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Publication numberUS6203978 B1
Publication typeGrant
Application numberUS 08/866,446
Publication dateMar 20, 2001
Filing dateMay 30, 1997
Priority dateMay 31, 1996
Fee statusLapsed
Also published asWO1997045554A2, WO1997045554A3
Publication number08866446, 866446, US 6203978 B1, US 6203978B1, US-B1-6203978, US6203978 B1, US6203978B1
InventorsMartin J. Davies, Ian James Bruce
Original AssigneeDu Vergier Ltd.
Export CitationBiBTeX, EndNote, RefMan
External Links: USPTO, USPTO Assignment, Espacenet
Removing primers after amplification and before analysis by contacting fluid medium with solid phase derivatized with random single-stranded nucleic acids, capturing labeled primers by hybridization, and removing solid phase
US 6203978 B1
Abstract
A solid phase substrate derivatized with single stranded nucleic acids having random sequences of nucleotide bases and related method of capturing one or more single stranded nucleic acids by contacting with the solid phase substrate wherein the single stranded nucleic acids anneal to the nucleic acids of the substrate to result in the captured sequences.
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Claims(13)
What is claimed is:
1. A method of assaying labeled double stranded amplification products in a fluid medium expected to further contain labeled single stranded nucleic acids including primers, wherein the amplification product labels and the single stranded nucleic acid labels are the same, comprising:
(a) contacting the fluid medium with a solid phase substrate derivatized with single stranded nucleic acids having random sequences;
(b) capturing the labeled single stranded nucleic acids by hybridizing to the random sequence nucleic acids on the solid phase substrate;
(c) removing the solid phase substrate with the captured labeled single stranded nucleic acids;
(d) assaying the label remaining in the fluid medium to thereby assay the labeled double stranded amplification products.
2. The method according to claim 1, wherein said solid phase substrate is magnetizable and is removed by a magnet.
3. The method according to claim 1, wherein said captured single stranded nucleic acids are selected from the group consisting of oligonucleotides and polynucleotides.
4. The method according to claim 1, wherein said primers are polymerase chain reaction primers.
5. The method according to claim 1, wherein the label is provided by 5′ modification of the double stranded amplification products and primers or by introduction of the label at one of the nucleotides of the primers.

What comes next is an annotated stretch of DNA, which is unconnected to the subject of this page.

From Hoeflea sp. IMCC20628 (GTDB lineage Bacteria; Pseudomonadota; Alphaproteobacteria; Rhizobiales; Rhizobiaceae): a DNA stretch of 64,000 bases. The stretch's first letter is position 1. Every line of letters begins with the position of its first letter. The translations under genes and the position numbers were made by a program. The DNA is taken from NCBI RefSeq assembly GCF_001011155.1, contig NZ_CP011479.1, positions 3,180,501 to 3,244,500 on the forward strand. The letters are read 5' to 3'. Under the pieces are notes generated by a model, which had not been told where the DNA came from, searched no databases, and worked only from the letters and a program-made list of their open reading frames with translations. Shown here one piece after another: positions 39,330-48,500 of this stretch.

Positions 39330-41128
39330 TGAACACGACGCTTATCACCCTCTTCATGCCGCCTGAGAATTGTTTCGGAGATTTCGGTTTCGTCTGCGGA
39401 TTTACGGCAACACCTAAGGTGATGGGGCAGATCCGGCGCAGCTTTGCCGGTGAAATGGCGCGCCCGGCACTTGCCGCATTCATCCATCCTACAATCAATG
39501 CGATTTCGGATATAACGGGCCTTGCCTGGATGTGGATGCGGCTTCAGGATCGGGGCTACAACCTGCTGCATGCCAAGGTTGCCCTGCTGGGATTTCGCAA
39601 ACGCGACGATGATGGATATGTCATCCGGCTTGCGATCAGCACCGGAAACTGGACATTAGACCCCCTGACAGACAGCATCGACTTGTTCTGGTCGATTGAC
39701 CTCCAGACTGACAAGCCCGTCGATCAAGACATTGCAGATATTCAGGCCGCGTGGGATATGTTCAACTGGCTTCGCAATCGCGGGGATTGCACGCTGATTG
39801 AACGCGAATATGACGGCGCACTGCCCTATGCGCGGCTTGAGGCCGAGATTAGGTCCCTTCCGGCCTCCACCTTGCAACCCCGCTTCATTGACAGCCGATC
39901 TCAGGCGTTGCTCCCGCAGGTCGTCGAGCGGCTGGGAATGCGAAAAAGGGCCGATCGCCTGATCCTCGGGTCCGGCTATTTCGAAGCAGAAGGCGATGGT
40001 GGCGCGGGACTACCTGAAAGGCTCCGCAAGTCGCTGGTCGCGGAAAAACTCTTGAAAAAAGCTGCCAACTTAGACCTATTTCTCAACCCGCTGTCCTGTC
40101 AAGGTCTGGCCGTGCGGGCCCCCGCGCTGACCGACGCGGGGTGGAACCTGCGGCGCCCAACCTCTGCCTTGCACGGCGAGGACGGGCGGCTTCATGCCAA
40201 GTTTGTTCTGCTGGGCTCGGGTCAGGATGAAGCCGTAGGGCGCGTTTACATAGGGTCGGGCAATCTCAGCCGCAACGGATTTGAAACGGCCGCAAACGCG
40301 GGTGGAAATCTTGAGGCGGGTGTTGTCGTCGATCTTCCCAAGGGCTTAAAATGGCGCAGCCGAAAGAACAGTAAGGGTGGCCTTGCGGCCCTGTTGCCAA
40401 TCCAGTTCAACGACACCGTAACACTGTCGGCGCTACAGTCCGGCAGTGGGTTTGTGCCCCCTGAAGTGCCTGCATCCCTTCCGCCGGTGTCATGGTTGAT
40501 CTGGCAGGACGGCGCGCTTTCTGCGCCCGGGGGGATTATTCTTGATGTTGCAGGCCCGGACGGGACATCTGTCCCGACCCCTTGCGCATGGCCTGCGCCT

6. The method according to claim 1, wherein said single stranded nucleic acids having random sequences of nucleotides are prepared by automated synthesis.
7. The method according to claim 1, wherein the label is a fluorochrome attached to the 5′ terminus of the primer or to one of the internal nucleotides of the primer, and the amplification products are assayed by spectrophotometrically detecting the label.
8. The method according to claim 7, wherein said label is attached by means of a linking group constituted by a primary amine group.
9. The method according to claim 7, wherein said label is attached by means of a linking group constituted by an N-hydroxysuccinimide ester or its isothiocyanate derivative.
10. The method according to claim 1, wherein the solid phase substrate derivatized with random sequence single stranded nucleic acids is prepared by the steps of:
(i) adding biotin to the 5′ or 3′ terminus or to one or more of the internal nucleotides of said random sequence nucleic acids;
(ii) derivatizing the solid phase substrate with streptavidin;
(iii) conjugating the biotinylated random sequence nucleic acids to the streptavidin whereby the random sequence nucleic acids are attached to the substrate.
11. The method according to claim 1, wherein the solid phase substrate derivatized with random sequence single stranded nucleic acids is prepared by the steps of:
(i) adding a primary amine group to the 5′ or 3′ terminus or to one or more of the internal nucleotides of said random sequence nucleic acids;
(ii) derivatizing the solid phase substrate with carboxymethyl groups; and
(iii) conjugating the primary amine groups to the carboxymethyl groups whereby the random sequence nucleic acids are attached to the substrate.
12. The method according to claim 5, wherein said label is attached by means of a linking group constituted by a primary amine group.
13. The method according to claim 5, wherein said label is attached by means of a linking group constituted by an N-hydroxysuccinimide ester or its isothiocyanate derivative.
Description
CROSS-REFERENCE TO RELATED APPLICATIONS